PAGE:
Substantial burden, tender conscience, Hobby Lobby

Robert Middlekauff, The Mathers: Three Generations of Puritan Intellectuals, 1596-1728: 

On her deathbed [Increase Mather’s] mother thrust upon him another great burden, a wish expressed in great emotion, that if it were God’s will, Increase should become a minister. Filled with doubt that he was even one of God’s own, Increase shook before his mother’s parting words; as he later recalled, “the Lord broke in upon my conscience with very terrible convictions and awakenings.” For almost three months he suffered dreadfully from his sense of sin and his worry that he was not one of God’s chosen. His behavior reflected his unease—on several days he shut himself up in a room and listed his sins while appealing to God for mercy. His occasional isolation probably would have gone unnoticed by his friends, except that it was accompanied by “preciseness” and a ”tender conscience.” Increase’s altered behavior made his companions uneasy; and they made him feel their scorn for his new scrupulosity. The changes in actions doubtless amounted to little in behavior—he was always a good boy—but a greater seriousness in attitude and a conscientiousness in observing the simple pieties of Puritan life would have been enough to alarm his friends. 

Their derision did not deter Increase from his new purpose and his quest for God continued. Increase respected, even revered, his tutor John Norton, but something prevented him from seeking comfort from Norton. He loved his father and it was to him that he turned, asking for his prayers. The end to this agony came on election day in May 1655. Norton and his family left the house for the day and Increase, after hours in prayer, finally attained peace and the assurance that he had received God’s grace. Assurance came after he achieved a complete sense of psychological dependence upon God: “At the close of the day, as I was praying, I gave my selfe up to Jesus Christ, declaring that I was now resolved to be his Servant, and his only and his forever, and humbly professed to him that if I did perish, I would perish at his feet. Upon this I had ease and inward peace in my perplexed soul immediately; and from that day I walked comfortably for a considerable time, and was carefull that all my words and wayes should be such as would not offend God.”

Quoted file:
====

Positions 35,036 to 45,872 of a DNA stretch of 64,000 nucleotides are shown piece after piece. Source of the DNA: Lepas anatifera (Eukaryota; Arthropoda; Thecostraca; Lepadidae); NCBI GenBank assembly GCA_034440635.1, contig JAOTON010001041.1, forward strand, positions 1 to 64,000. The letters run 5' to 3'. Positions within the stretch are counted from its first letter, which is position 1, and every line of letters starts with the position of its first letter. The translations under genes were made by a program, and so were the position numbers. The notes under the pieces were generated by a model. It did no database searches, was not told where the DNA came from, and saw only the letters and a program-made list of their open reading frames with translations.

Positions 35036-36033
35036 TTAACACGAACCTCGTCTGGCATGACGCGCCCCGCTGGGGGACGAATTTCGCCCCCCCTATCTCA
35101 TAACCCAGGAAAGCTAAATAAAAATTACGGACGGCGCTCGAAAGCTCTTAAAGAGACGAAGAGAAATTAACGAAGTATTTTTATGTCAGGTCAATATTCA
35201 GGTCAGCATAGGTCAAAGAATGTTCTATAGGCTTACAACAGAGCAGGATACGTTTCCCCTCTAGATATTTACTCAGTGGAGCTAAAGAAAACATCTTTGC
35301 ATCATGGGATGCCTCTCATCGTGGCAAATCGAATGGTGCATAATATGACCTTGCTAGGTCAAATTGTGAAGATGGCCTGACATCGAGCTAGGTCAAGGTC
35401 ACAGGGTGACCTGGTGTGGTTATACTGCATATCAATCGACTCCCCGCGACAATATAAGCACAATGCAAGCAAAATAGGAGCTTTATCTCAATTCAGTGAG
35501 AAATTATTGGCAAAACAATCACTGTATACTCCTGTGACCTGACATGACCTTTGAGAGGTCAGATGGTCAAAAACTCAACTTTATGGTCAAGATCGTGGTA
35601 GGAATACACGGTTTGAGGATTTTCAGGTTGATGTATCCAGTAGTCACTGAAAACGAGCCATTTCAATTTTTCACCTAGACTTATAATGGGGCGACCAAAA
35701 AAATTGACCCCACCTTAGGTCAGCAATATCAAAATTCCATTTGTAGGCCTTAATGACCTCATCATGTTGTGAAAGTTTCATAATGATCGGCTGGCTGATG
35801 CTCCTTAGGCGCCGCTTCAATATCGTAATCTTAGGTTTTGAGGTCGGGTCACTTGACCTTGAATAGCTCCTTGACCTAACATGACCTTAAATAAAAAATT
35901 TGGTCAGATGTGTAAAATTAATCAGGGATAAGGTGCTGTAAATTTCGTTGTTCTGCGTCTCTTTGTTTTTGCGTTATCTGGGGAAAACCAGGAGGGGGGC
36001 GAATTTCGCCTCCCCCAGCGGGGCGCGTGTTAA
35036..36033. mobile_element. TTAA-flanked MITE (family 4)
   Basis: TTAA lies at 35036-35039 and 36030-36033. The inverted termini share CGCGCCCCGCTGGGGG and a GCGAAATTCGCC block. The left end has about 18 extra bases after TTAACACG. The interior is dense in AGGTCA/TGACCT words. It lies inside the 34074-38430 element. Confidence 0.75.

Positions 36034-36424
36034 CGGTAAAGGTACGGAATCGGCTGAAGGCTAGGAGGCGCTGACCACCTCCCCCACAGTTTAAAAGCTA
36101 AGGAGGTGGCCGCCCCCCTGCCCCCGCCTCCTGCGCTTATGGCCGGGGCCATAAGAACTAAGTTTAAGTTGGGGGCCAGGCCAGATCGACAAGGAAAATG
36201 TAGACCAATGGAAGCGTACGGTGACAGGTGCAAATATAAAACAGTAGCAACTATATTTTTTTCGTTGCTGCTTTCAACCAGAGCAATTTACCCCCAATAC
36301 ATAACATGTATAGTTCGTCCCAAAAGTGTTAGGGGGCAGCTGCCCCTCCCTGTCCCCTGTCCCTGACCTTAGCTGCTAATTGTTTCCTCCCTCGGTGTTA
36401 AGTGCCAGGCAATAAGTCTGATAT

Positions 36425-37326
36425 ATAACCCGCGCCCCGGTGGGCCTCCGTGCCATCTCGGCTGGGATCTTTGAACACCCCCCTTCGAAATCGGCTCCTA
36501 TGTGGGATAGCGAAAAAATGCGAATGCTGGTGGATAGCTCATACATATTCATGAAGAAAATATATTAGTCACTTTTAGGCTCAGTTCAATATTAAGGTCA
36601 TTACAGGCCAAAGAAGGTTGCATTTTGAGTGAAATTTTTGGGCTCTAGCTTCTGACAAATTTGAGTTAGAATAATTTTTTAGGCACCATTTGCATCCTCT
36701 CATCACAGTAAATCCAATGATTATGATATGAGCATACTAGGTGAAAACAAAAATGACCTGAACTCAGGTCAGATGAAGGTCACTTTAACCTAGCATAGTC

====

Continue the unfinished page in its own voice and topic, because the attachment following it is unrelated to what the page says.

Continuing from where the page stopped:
The recent  Hobby Lobby decision by the Supreme Court regarding the religious liberties of many for-profit corporations has potential effects on corporate productivity that should concern us.   With religious liberty comes religious responsibility: can our nation’s companies weather spiritual storms such as those described above, now that they have God-fearing souls to tend to? Optimists can hope that long-term the effects of improving corporate souls will be beneficial but we risk slowdown (or even a plummet back into recession) due to increased introspection, meditation, time spent parsing of theological fine points, or soul anxiety.  Hobby Lobby at least can get some needlework done while engaged in these contemplative pursuits, but other corporations may have more limited options.

[Note that  Increase got over his angst well enough to become president of Harvard, perhaps arguing— if for some reason we decide to stick to this particular analogy I’ve set up—  for the optimistic view regarding productivity.  It seems, however, that neither Harvard nor Increase thought much of his tenure.  Increase was pressured out as he was spending too much time back at his congregation, busy with ministerial duties.  Increase’s final self-analysis of his Harvard leadership years: [t]he Colledge is in a miserable state. [. . .] The Lord pardon me in that I did no more good whilest related to that society.]

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Posted in Economics, history, law
3 comments on “Substantial burden, tender conscience, Hobby Lobby
  1. sonatano1 says:

    The Court claims that its decision is a narrow one, and it seems to be from the stuff I’ve read on SCOTUSblog (I don’t feel like reading the unedited 49-page decision just yet.) Then again, you can never tell how these things will go, especially as far as precedent is concerned.

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